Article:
Cathedral of the God Ascension
compartir
mail
License license
loading...
Loading ...

Foto panorámica de Andrew Bodrov PRO EXPERT MAESTRO Tomada 10:12, 11/08/2011 - Views loading...

Advertisement

Cathedral of the God Ascension

世界 > 亚洲 > Russia > Magnitogorsk

  • Me gusta / No me gusta
  • thumbs up
  • thumbs down
comments powered by Disqus

Imágenes cercanas en Magnitogorsk

map

A:

por Ilya, a 2.7 km.

B:

por Ilya, a 4.2 km.

C: Turret from within

por Ilya, a 4.3 km.

Turret from within

D:

por Ilya, a 4.8 km.

E: Backwaters of Ural

por Ilya, a 9.8 km.

Backwaters of Ural

F: 20140724 210753

por ЕВГЕНИЙ МИНЯЕВ, a 12.5 km.

20140724 210753

G: 20140724 193244

por ЕВГЕНИЙ МИНЯЕВ, a 13.3 km.

20140724 193244

H: office

por Evgeny Zharich, a 33.5 km.

office

I: Mogak waterfall

por Konstantin Kuznetsov, a 34.5 km.

Mogak waterfall

J: Mogak waterfall

por Konstantin Kuznetsov, a 34.6 km.

Mogak waterfall

Este panorama fue tomado en Magnitogorsk

Esta es una vista general de Magnitogorsk

Magnitogorsk is a mining and industrial city in Chelyabinsk Oblast, Russia, located on the eastern (Siberian) side of the extreme southern extent of the Ural Mountains by the Ural River. It was founded in 1743 as part of the 'Orenburg Line' of forts. It remained insignificant until about 1929.

The rapid development of Magnitogorsk stood at the forefront of Joseph Stalin's Five-Year Plans in the 1930s. It was a showpiece of Soviet achievement. Huge reserves of iron ore in the area made it a prime location to build a steel plant capable of challenging its Western rivals. However, a large proportion of the workforce, as ex-peasants, typically had few industrial skills and little industrial experience. To solve these issues, several hundred foreign specialists arrived to direct the work, including a team of architects headed by the German Ernst May.
A steel production facility in Magnitogorsk in the 1930s
Magnitogorsk State Technical University

According to original plans Magnitogorsk was to be inspired by Gary, Indiana and Pittsburgh, Pennsylvania, at the time the most prominent centers of steel production in the United States. It was to have followed the linear city design, with rows of similar superblock neighborhoods running parallel to the factory, with a strip of greenery, or greenbelt, separating them. Planners would align living and production spheres so as to minimize necessary travel time: workers would generally live in a sector of the residential band closest to the sector of the industrial band in which they worked.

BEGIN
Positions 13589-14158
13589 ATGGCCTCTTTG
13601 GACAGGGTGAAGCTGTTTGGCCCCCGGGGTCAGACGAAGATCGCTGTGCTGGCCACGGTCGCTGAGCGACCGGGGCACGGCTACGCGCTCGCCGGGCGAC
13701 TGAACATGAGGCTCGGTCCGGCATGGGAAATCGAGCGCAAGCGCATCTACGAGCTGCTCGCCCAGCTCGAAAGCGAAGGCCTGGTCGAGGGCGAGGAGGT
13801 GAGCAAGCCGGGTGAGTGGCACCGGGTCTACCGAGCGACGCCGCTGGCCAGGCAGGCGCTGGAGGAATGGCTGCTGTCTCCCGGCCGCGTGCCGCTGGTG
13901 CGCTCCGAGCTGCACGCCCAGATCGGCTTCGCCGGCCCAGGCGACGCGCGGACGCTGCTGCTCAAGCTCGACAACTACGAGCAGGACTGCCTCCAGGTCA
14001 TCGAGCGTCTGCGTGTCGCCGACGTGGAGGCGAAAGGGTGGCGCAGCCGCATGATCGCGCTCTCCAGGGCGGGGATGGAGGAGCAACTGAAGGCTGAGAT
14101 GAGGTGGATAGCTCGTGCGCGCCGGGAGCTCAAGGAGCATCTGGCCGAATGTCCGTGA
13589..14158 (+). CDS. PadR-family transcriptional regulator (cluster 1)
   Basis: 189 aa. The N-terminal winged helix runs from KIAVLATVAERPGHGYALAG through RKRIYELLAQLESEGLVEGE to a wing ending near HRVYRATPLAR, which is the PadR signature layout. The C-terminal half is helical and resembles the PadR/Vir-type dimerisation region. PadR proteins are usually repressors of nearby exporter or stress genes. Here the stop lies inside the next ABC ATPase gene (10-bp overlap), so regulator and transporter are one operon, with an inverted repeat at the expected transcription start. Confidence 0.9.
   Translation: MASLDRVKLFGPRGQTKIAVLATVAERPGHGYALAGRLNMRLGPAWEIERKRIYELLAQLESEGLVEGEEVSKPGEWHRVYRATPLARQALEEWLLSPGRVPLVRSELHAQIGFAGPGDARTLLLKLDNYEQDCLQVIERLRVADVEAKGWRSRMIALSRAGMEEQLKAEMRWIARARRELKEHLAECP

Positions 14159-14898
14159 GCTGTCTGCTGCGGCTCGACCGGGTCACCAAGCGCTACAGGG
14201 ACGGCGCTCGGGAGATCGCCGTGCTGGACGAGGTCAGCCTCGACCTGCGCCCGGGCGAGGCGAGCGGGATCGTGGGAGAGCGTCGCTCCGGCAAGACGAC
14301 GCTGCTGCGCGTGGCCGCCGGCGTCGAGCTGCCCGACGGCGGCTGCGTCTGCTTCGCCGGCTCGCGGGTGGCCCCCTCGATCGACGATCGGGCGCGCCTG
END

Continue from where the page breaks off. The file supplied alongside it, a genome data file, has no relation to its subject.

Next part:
However, by the time that May completed his plans for Magnitogorsk construction of both factory and housing had already started. The sprawling factory and enormous cleansing lakes had left little room available for development, and May, therefore, had to redesign his settlement to fit the modified site. This modification resulted in a city being more "rope-like" than linear. Although the industrial area is concentrated on the left bank of the river Ural, and the most residential complexes are separated and located on its right bank, the city inhabitants are still subjected to noxious fumes and factory smoke.

Town status was granted to Magnitogorsk in 1931.

In 1937 foreigners were told to exit and Magnitogorsk was declared a Closed city. There is not much reliable information about events and development of the city during the closed period.

The city played an important role during World War II because it supplied much of the steel for the Soviet war machine and its strategic location near the Ural Mountains meant Magnitogorsk was safe from seizure by the German Army.

During perestroika the closed city status was removed and foreigners were allowed to visit the city again. Years after perestroika brought a significant change in the life of the city, the Iron and Steel Plant was reorganized as a joint-stock company Magnitogorsk Iron and Steel Works (MISW or MMK), which helped with the reconstruction of the railway and building a new airport.

source: wikipedia

Comparte este panorama